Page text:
The pharmacokinetic profiling of active molecules is essential for the drug development process. Reliable analytical methods are required for the understanding of the pharmacokinetics of fucoidan. A limited number of assays for the quantification of fucoidan in plasma or biological samples have been reported. A competitive ELISA was developed and used for the detection of Undaria (U.) pinnatifida fucoidan in plasma after oral ingestion of the compound by human volunteers [18]. Later, a more sensitive sandwich ELISA was described for Cladosiphon okanuramus fucoidan in human serum and urine [19]. Methods using electrochemical detection [20] and direct fluorescent assay of brown algae-derived fucoidans in human plasma with the commercially available Heparin Red Kit [21] have been reported.
Heparins display certain structural similarities to fucoidans with respect to their polysaccharide nature and high negative charge density due to sulfation. A positive correlation between biological activity and concentration in plasma was demonstrated for heparin [22,23]. A recent report suggested that plasma antiactivated factor X (anti-Xa) activity must be tested in order to achieve an effective anticoagulant level in patients receiving anticoagulant therapy with enoxaparin [24]. An anti-Xa chromogenic assay was validated for the quantification of enoxaparin in human plasma [25].
Some authors have proposed that fucoidan shows heparin-like actions such as prolonging activated partial thromboplastin time via anti-Xa and anti-IIa activity [16]. However, we have found no reports regarding the tissue distribution of fucoidan after oral administration. In our study, a method for detecting fucoidan based on its anti-Xa activity was established in rats. The method was used to investigate the pharmacokinetic and tissue distribution of fucoidan isolated from F. vesiculosus after a single-dose oral administration.

2. Results

2.1. Chemical Composition of Fucoidan

The average molecular mass of the purified fucoidan was estimated to be 735 kDa. The polysaccharide contained 79.5% neutral carbohydrates, 27.0% sulfate residues, and 0.7% uronic acid. According to the HPLC analysis, the fucoidan contained fucose, glucose, galactose, xylose, mannose, and arabinose at a molar ratio of 1.0:0.16:0.05:0.09:0.03:0.03, respectively. The major monosaccharide was fucose (73.5 mol%), followed by glucose (11.8 mol%) and xylose (6.6 mol%). Other monosaccharides were present at minor concentrations.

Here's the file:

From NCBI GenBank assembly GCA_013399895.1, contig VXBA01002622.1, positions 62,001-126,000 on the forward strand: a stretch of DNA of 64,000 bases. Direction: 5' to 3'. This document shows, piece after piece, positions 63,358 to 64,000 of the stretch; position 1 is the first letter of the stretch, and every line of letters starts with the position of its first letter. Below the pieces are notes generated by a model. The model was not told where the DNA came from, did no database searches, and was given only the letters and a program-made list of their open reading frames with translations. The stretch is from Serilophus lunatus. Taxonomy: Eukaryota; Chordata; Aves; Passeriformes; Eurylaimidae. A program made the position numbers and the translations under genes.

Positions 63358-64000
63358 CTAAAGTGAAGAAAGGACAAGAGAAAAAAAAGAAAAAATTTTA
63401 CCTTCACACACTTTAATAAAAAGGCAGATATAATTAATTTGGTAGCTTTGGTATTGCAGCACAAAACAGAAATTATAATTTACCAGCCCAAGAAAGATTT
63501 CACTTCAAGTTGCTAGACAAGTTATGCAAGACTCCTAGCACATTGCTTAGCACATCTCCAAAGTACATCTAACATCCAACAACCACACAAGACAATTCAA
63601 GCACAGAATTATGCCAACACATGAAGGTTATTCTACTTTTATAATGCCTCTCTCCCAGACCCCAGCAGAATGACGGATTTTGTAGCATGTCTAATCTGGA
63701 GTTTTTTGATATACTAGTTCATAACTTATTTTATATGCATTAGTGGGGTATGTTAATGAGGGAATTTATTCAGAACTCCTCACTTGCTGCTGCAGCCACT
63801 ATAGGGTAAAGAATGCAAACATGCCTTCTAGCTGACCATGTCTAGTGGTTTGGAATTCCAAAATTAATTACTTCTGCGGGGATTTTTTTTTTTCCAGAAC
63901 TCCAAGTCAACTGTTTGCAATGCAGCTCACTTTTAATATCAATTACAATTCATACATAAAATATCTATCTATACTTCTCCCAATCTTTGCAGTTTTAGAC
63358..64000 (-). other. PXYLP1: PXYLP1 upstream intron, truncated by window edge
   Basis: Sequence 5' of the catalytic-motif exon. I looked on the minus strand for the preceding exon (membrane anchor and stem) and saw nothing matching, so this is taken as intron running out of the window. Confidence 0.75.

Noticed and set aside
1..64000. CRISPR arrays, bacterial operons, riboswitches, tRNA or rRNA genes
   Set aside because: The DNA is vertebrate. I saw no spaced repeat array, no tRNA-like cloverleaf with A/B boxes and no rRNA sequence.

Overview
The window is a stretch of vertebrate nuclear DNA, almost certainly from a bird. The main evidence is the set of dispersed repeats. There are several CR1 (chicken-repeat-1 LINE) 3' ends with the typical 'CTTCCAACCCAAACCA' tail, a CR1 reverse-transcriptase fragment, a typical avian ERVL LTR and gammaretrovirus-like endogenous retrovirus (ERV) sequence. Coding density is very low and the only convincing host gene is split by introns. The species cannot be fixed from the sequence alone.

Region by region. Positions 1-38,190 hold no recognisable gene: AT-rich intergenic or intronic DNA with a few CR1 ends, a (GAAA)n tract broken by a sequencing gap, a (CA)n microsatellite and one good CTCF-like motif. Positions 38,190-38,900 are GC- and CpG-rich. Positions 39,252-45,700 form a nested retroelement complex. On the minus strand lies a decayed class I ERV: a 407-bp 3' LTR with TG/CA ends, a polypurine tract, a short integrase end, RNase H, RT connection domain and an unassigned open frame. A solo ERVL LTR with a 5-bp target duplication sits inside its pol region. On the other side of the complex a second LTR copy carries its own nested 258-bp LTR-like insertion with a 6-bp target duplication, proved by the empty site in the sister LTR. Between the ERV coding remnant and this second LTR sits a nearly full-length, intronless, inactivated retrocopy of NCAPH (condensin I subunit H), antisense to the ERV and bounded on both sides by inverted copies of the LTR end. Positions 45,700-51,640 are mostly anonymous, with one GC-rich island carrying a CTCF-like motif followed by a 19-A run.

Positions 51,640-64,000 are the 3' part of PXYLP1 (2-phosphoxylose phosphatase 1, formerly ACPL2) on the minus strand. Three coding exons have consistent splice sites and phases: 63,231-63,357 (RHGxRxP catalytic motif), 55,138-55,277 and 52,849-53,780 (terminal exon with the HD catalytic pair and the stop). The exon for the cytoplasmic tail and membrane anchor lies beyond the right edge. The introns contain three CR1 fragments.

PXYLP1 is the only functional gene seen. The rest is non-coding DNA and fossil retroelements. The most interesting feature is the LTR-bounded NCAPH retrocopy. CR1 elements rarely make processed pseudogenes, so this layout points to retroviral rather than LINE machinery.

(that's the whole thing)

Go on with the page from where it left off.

2.2. Method Validation

The International Conference on Harmonization (ICH) guidelines on the validation of analytical methods were used [26,27]. A comparison of the UV spectra of the reaction products showed that the components in blood plasma do not affect the spectra of the reaction products of the heparin kit. The calibration curve for fucoidan was linear over a concentration range of 0.027–0.217 μg/mL. The fucoidan concentration was calculated according to the equation: у = 0.1234x + 0.0197; (R2 = 0.992), where у is the concentration (μg/mL) and х is the anti-Xa activity from which the endogenous level was subtracted. The validation data for the method of determining fucoidan concentration in blood plasma are presented in Table 1.

2.3. Pharmacokinetic and Tissue Distribution

No such clinical signs of toxicity as mortality, aggression, changes in locomotor activity, tremor, convulsions, pain, or touch response were observed in the treated group. Figure 1 shows the mean plasma and tissues profiles of fucoidan after intragastric administration to the rats.
The highest concentration of fucoidan (Cmax = 1.23 µg/g) was found in the kidneys, while the lowest level was found in the plasma (Cmax = 0.125 µg/mL, Figure 1). The pharmacokinetic parameters of fucoidan distribution in plasma, kidneys, spleen, liver, striated muscle, and omentum are presented in Table 2. The values of tissue availability (ft) provided evidence about the highest concentration of fucoidan in the kidneys.

3. Discussion